Cuba Ordinance 101

A New Times guide to busting the county's Cuba law

"Sometimes I wonder what country we live in. I'm upset. I'm incensed. Sometimes I think it's the Soviet Union in the middle of the 1930s. I guess it's just North Havana. This seems like a good time for a court challenge, but I can't do that as an individual. That would involve the university lawyers."

Reason won't challenge ordinance: Can't act independently

No matter that José Antonio Ponte's book was banned in Cuba -- the enemy of my enemy is no friend of Miami-Dade County
No matter that José Antonio Ponte's book was banned in Cuba -- the enemy of my enemy is no friend of Miami-Dade County

Alejandro Rios
curator of Cuban Film Series at Miami-Dade Community College

Alejandro Rios "Since I lived under a dictatorship for so many years, I have to be against censorship on principle. My primary interest is Cuban cinema. Since it's impossible for me to go to Cuba to see what they are producing there, I bring the films here.

"At the same time, if more Cuban artists or scholars could come here, they would not be able to freely express their ideas, because they come as representatives of a socialist project. They wouldn't be able to say whatever they want. Forget about it. If they really could, if there would be no danger waiting for them at home or for their families, that would be different -- but that's not how it happens....

"I don't think the ordinance really hurts Castro. There was a very strong Cuban dictator, Machado, who said, "No one is going to knock me down with a few pieces of paper." We're talking about culture, about art. They always want to attack the weakest link. If I were independent, I would challenge the ordinance. But MDCC is an institution whose primary mission is not Cuban culture or the Cuban film series."

Reason won't challenge ordinance: Can't act independently

Hugo Cancio
independent promoter

Hugo Cancio "I am against the county ordinance. I lobby against it, and I will continue to lobby against it, but I will not promote an event that will create a controversy. I'm a part of this community, and I love Miami, and I want to be sympathetic with the pain that so many people here have suffered. There are a lot of Cubans in the exile community who are hurt for legitimate reasons, including my own father, who stops talking to me whenever he hears me say something that he feels is pro-Castro.

"If I would have been affected personally by that county ordinance, I would have fought it. I was not that aware with respect to what we could do about [it]. Now that I am, I'll probably take some steps to change it. I'm here to do what I think is right. I love Cuban music. And if Debbie [Ohanian] were to call me and say, "Hugo, let's do it together,' all the better. I will do it."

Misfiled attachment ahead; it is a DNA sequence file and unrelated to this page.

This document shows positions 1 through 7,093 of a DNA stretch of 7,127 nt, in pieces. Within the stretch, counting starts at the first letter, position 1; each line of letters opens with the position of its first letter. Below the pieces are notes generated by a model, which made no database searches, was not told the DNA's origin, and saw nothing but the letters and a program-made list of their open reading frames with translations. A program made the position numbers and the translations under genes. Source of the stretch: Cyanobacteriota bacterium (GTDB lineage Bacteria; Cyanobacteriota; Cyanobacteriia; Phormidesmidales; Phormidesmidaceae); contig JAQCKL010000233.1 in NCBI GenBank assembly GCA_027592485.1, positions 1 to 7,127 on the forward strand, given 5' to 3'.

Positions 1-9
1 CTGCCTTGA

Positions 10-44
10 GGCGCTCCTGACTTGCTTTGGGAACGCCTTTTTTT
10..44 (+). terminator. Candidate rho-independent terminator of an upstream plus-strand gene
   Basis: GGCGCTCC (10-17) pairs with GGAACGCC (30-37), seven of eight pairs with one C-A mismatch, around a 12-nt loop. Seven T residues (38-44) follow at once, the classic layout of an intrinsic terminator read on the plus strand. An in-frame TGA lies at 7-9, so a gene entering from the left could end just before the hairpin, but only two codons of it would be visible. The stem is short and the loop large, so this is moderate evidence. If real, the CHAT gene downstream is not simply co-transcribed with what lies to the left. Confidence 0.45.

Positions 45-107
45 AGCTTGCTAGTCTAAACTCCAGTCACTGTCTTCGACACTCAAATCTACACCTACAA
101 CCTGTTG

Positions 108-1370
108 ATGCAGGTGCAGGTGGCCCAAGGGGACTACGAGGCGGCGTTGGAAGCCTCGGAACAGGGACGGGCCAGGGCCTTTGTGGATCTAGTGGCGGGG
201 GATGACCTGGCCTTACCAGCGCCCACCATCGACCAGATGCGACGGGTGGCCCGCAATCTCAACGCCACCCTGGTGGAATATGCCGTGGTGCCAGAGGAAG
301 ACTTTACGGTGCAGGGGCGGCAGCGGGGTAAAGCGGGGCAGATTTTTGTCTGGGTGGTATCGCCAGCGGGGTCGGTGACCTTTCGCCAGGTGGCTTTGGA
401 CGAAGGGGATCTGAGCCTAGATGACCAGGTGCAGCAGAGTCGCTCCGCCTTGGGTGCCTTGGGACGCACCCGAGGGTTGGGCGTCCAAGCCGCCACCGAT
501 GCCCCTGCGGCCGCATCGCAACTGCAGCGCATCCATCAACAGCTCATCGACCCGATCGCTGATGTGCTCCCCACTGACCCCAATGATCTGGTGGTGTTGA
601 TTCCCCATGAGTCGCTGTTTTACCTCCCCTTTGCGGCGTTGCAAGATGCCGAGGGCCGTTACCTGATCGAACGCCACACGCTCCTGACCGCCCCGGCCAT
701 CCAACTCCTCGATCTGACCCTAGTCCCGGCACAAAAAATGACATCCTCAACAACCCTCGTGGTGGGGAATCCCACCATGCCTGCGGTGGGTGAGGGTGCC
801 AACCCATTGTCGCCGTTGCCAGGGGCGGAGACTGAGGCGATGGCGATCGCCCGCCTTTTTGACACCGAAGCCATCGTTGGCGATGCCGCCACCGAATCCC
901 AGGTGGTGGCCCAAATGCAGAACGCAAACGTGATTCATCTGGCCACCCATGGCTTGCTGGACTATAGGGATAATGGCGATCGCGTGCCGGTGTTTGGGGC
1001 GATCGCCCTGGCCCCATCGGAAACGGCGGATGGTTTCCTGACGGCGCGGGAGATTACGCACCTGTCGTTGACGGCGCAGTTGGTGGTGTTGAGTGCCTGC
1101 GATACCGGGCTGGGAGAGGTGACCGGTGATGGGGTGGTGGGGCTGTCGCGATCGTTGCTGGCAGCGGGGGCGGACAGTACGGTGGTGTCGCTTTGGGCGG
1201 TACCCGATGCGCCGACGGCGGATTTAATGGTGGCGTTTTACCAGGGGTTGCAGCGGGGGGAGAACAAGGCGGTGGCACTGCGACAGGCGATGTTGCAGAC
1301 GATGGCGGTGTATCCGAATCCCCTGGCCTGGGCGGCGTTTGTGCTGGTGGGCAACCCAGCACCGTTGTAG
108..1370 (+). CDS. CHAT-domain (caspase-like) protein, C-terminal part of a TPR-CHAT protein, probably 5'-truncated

Reason won't challenge ordinance: Give him time too

Debbie Ohanian
nightclub owner and promoter of Cuban bands

Debbie Ohanian "The ordinance gives the county a level of hostility that makes it difficult even for people who are not involved with the county. I can't use a county facility because it would be illegal. I looked around and said, "What do we have to do to get rid of this law?'" I've asked a few people, and they said all it takes is one person to challenge it. But it's more complicated than I thought, here and there. I'm not avoiding the issue. I have the support of the ACLU, and I definitely plan to go forward with a challenge of the ordinance. It's just a matter of time."

Reason won't challenge ordinance: Give her time

Alberto Sarrain
executive director of Teatro La Ma Teodora

Alberto Sarrain "The Constitution guarantees me the right to produce what I want. What the county regulations prohibit me from doing, I will do with the other 50 percent I get from other sources. The affidavit strikes me as one of the most absurd things I've ever seen in my life. If it prohibits me from performing with [Cuban theater groups] Teatro Buendia and Teatro Caribe'o in Cadiz [Spain], then it's a Pinochet ordinance.

"No one is calling to complain that we are putting on a Cuban play because no one pays any attention to Spanish-language theater. I don't think even the ACLU would bother with us. I'm going to go on doing exactly what I want to do. I'm ready for them to take me to jail, if it comes to that. Or they can take the money away. I've been doing theater in exile for 21 years, and I've only received money for the last two years. I'm not giving up anything."

Reason won't challenge ordinance: Try him

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